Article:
Yes, depending on the shot speed and distance to the OB. At low speeds and large distances from the OB, it doesn't matter how high or how low you hit the CB, it will be rolling when it hits the OB (due to drag action). However, for fast shots close to the OB, the tip contact height makes a big difference in how much the CB curves after OB impact. As I pointed out before, the other important thing with follow shots is how much spin vs. speed the CB has after OB contact. A fast follow shot will create more follow action when the OB is hit more fully. Most of the speed is lost, but most of the topspin is retained, and there is more topspin with more initial speed and tip offset.
What is force follow, and how and when is it used?
A force follow shot is a follow shot hit with maximum topspin and fast speed. This term is used mostly when referring to a nearly straight-in (small cut angle) follow shot. For more information and examples, see:
natural roll, maximum offset, and overspin
What tip height is required for a rolling cue ball, and is it possible to get more spin than natural roll?
Good explanations and illustrations of this can be found in the following instructional article:
"How High or Low Should You Hit the Cue Ball?" (BD, September, 2011)
Here's an illustration from the article showing some key tip reference heights:
Concerning the amount of center ball offset required for immediate natural roll, the answer (and analysis) are in TP 4.2. The technical term for the contact point for natural roll is "the center of percussion." The required contact point offset from center ball is:
2/5 R = 0.4 R = 2/5 (2.125 in / 2) = .45 in
The maximum recommended offset, beyond which miscues are very likely, is usually cited in the range:
1/2 in to 9/16 in = .50 in to .56 in
Therefore, follow (topspin) in excess of natural roll is possible (i.e., .45 is less than .5), but not by much. This is called overspin. With overspin, the CB will accelerate (i.e., speed up) as the spin wears off until the amount of topspin degrades to the "natural roll" amount. For more information, see "Coriolis was brilliant ... but he didn't have a high-speed camera - Part IV: maximum cue tip offset" (BD, October, 2005). The following video provides visual proof of off-the-tip overspin, and provides more explanation:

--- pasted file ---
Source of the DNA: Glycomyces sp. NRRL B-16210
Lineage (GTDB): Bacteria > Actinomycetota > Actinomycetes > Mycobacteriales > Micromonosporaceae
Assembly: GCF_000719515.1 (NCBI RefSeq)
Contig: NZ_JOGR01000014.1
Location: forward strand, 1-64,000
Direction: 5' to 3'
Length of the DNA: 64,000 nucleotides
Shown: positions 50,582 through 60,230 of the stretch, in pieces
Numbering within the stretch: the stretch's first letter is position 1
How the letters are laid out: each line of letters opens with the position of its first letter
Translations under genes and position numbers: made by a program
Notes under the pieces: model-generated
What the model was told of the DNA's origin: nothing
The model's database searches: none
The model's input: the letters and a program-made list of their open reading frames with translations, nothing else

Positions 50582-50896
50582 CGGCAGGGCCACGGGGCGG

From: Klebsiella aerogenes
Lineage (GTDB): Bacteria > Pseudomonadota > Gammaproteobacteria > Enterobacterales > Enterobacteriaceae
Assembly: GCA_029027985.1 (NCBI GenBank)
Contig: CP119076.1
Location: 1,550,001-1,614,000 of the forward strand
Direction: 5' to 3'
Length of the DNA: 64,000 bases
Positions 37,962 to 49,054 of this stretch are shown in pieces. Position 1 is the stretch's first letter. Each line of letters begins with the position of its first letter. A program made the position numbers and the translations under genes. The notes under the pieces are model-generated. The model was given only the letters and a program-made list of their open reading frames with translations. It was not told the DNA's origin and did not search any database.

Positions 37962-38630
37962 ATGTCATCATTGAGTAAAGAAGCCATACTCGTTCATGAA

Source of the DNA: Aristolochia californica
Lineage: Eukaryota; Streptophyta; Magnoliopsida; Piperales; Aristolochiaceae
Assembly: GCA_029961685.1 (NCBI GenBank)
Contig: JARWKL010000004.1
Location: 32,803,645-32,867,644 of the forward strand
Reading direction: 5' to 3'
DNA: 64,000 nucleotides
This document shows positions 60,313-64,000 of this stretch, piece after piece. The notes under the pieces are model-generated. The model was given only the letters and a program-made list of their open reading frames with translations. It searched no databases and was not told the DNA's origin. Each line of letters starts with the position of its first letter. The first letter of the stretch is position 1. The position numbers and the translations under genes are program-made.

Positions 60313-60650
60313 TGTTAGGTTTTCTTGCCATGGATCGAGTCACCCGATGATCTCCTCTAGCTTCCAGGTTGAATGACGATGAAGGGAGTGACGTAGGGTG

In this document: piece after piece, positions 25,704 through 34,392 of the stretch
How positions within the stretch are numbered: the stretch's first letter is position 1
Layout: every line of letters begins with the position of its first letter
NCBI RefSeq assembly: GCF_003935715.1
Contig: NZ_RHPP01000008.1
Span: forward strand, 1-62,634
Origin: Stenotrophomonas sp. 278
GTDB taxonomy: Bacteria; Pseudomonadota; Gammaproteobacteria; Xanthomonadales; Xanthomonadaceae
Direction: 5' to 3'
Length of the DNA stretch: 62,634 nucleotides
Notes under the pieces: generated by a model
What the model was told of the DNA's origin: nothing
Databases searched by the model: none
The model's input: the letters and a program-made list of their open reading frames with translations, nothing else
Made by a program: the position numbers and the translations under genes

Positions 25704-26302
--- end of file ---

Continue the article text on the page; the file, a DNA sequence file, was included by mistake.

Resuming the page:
Also, NV B.36 shows a simple experiment to show how difficult it is to achieve overspin without miscuing.
Now, after a CB hits an OB, it can most certainly have overspin. For example, in HSV 4.3 and NV 4.8 the CB has topspin. Before it hits the OB, the amount of topspin is the natural rolling amount (i.e., there is no "overspin"). After the CB hits the OB, the CB has more topspin than the natural rolling amount (i.e., there is "overspin"). This is what causes the CB to "follow" the OB to the rail. After rebound off the rail, some of the spin is retained (which looks like bottom spin now) causing the CB to draw back to the rail.
The reason for extreme follow effects is all about speed. For a fast natural roll follow shot, the topspin angular speed goes up as the ball linear speed goes up. And for small cut angle shots, the cue ball loses most of its linear speed and retains most of the spin, causing significant follow effects. HSV 4.1-4.3 illustrate the principles fairly well.
For more info and illustrations dealing with ball sliding and rolling, with and without sidespin, see:
spin, slide, and roll
cloth drag effects
Why is it that with some follow shots, the cue ball stays close to the rail?
NV 4.8 - Rail dribble follow shot, NV 4.9 - Normal follow shot into a rail, and HSV B.21 - follow-the-rail trick shot illustrate and explain the effects fairly well. The following video contains a good demonstration also:
With almost all follow shots (regardless of speed), the CB is "rolling" at object ball impact. This is certainly the case in the "rail dribble" videos. With more speed, there is correspondingly more topspin, but the CB is still rolling (provided you are hitting the CB high enough).
The amount of follow action depends on how little CB speed remains in relation to the amount of topspin retained. With a fast follow shot, the CB has lots of topspin (as the ball rolls at a higher speed). With a smaller cut angle, most of the CB's speed is lost, but almost all of the topspin is retained after OB impact. That's what produces the follow "action" ... lot's of spin, not much speed. That's why both speed and cut angle are important in this type of shot.
If the cue ball has lots of topspin and very little speed when it hits a rail, "rail dribble" occurs (see HSV 4.3 - Rail dribble follow shot).